Miriam's Leprous Rebuke

… When there is a prophet among you, I, the Lord, reveal myself to them in visions, I speak to them in dreams. But this is not true of my servant Moses; he is faithful in all my house. With him I speak face to face, clearly and not in riddles; he sees the form of the Lord. Why then were you not afraid to speak against my servant Moses?”
(Num. 12:6–8)

Aaron and Miriam spoke against Moses — God’s chosen vessel. But before rebuking them for their insubordination, God explained that Moses was unique. Where God gave prophets visions, dreams, and dark speeches, he spoke face to face with Moses. God told these usurpers that his special relationship with Moses was reason enough for them to hold their tongues. God said in effect, “Who do you two think you are?”

So, what was their issue? Moses did not marry a nice Jewish girl. Instead, he chose the Ethiopian woman, Zipporah — and Aaron and Miriam (who were Moses’ siblings… and leaders in their own right) spoke against Moses for this… but they didn’t handle it wisely. When they said, “Hasn’t [the Lord] also spoken through us?” they were lifting themselves up; they implied that they were equal with Moses.

This is why God called a meeting. He spelled-out the relative positions of the siblings — that Moses was superior — and he showed his displeasure with what had preceded. God reminded everyone that Moses’ meekness was a characteristic that he loved, and this contrasted with the arrogance underlying Aaron and Miriam’s rebuke of Moses. Now, if ever there were a teachable moment, this was it… and God brought it home with leprosy!

Everyone feared that disease — and not just for its physical devastation. Lepers were also ritually unclean. As such, they had to leave the camp. So, although Aaron was spared in this punishment (probably due to his priestly office), he had to bear the responsibility of poor leadership: his sister Miriam had just received a death sentence — and he was at fault! But Moses, ever the intercessor, did not take a “let her rot” attitude… which would have been his right. But rather, he pleaded with God for her healing… and the Lord agreed… but he had a few conditions.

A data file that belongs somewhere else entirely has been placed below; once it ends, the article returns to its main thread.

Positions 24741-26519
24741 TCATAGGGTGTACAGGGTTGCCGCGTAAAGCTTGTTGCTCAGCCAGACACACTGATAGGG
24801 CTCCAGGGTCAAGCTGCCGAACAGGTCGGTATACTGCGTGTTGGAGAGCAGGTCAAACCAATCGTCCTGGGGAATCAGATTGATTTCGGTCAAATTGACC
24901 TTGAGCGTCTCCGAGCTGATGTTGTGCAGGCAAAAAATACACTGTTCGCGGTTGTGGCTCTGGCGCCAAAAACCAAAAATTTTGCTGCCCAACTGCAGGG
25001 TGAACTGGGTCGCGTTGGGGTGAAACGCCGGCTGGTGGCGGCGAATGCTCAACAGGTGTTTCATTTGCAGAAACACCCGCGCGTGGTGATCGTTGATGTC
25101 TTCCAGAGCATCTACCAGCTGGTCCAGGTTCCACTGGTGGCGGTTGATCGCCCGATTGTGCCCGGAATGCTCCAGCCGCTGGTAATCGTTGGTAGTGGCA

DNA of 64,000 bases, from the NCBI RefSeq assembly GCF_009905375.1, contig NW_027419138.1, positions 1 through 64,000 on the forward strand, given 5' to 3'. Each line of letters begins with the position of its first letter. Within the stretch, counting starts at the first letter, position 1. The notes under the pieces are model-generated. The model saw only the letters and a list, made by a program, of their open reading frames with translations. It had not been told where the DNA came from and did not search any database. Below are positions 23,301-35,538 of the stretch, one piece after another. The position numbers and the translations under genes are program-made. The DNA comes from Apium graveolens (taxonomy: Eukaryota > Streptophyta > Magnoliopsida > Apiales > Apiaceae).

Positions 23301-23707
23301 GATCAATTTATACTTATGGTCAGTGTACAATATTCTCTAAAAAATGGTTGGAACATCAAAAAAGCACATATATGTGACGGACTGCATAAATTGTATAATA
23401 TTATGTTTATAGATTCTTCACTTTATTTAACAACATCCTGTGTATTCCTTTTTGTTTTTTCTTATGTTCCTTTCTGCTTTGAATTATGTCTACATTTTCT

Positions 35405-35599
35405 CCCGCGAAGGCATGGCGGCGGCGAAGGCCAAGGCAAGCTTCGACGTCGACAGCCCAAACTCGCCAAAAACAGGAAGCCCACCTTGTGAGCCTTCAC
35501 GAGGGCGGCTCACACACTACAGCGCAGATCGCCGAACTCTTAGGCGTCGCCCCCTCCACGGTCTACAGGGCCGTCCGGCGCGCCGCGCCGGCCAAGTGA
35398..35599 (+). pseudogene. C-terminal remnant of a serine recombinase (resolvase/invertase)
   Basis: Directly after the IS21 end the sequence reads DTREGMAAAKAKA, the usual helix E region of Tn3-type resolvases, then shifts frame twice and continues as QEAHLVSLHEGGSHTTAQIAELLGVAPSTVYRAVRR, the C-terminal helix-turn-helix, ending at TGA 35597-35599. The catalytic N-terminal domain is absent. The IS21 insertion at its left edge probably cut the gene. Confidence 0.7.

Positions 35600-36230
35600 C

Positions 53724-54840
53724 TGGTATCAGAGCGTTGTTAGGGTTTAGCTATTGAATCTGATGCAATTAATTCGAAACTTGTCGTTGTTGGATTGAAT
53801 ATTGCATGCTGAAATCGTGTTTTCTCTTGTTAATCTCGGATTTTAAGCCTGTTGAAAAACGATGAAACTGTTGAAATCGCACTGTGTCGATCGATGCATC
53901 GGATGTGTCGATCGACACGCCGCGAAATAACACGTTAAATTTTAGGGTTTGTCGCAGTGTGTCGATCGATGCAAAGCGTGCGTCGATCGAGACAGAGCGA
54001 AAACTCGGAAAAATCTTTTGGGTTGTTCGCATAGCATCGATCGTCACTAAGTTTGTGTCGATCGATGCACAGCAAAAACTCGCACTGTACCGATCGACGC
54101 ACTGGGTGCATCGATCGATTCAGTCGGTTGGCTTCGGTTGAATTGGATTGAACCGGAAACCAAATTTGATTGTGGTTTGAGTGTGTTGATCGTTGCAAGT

God ordered Miriam to fulfill a seven-day period of cleansing outside of the camp. But instead of citing leprosy as the reason, the Lord cited another infraction — a father spitting in the face of his daughter. This offense carried a seven-day sentence of shame.

God did two things here: First, he made Miriam pay for her sin; she had to bear that shame for seven days. Second, God warned the world that an insult to Moses was an insult to himself. Acting for Moses as Miriam’s father, God spit on her face… and in an honor-based society, this was serious business. Miriam — who was a very public person — had to bear a very public shame… and the camp did not move for those seven days because of it.

What this meant in practical terms is that about two-million people found themselves with time on their hands… and with a shamed leader in their conversational crosshairs. Do you think that anyone in the camp did not know of Miriam’s shame by the end of that week? That is a powerful and poignant punishment for speaking evil of Moses. In fact, the leprosy was comparatively incidental; it was healed… but not her reputation.

This evil incident started because Miriam objected to Moses’ choosing an outsider to be his wife, but God is a lover of irony: Miriam became an outsider for seven days. God simply turned her evil back upon herself. But God is merciful — and he put limits on her punishment. So, after seven days, God allowed Miriam to come back into the camp. She could then rejoin her family — which, by the way, included Zipporah.

(End).